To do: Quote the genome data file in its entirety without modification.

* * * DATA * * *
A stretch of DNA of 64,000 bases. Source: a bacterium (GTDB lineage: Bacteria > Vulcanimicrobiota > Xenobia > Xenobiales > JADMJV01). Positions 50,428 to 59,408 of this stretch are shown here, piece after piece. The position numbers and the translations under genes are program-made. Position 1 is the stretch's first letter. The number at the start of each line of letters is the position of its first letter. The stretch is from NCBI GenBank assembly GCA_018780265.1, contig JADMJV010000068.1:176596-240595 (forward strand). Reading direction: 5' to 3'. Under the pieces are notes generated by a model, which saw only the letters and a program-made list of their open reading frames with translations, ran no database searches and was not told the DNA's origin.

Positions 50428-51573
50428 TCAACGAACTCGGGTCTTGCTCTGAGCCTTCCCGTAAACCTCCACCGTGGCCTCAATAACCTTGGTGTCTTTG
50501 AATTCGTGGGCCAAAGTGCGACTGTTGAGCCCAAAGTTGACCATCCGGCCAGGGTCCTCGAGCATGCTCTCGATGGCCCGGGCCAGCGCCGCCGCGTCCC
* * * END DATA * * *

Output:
A stretch of DNA of 64,000 bases. Source: a bacterium (GTDB lineage: Bacteria > Vulcanimicrobiota > Xenobia > Xenobiales > JADMJV01). Positions 50,428 to 59,408 of this stretch are shown here, piece after piece. The position numbers and the translations under genes are program-made. Position 1 is the stretch's first letter. The number at the start of each line of letters is the position of its first letter. The stretch is from NCBI GenBank assembly GCA_018780265.1, contig JADMJV010000068.1:176596-240595 (forward strand). Reading direction: 5' to 3'. Under the pieces are notes generated by a model, which saw only the letters and a program-made list of their open reading frames with translations, ran no database searches and was not told the DNA's origin.

Positions 50428-51573
50428 TCAACGAACTCGGGTCTTGCTCTGAGCCTTCCCGTAAACCTCCACCGTGGCCTCAATAACCTTGGTGTCTTTG
50501 AATTCGTGGGCCAAAGTGCGACTGTTGAGCCCAAAGTTGACCATCCGGCCAGGGTCCTCGAGCATGCTCTCGATGGCCCGGGCCAGCGCCGCCGCGTCCC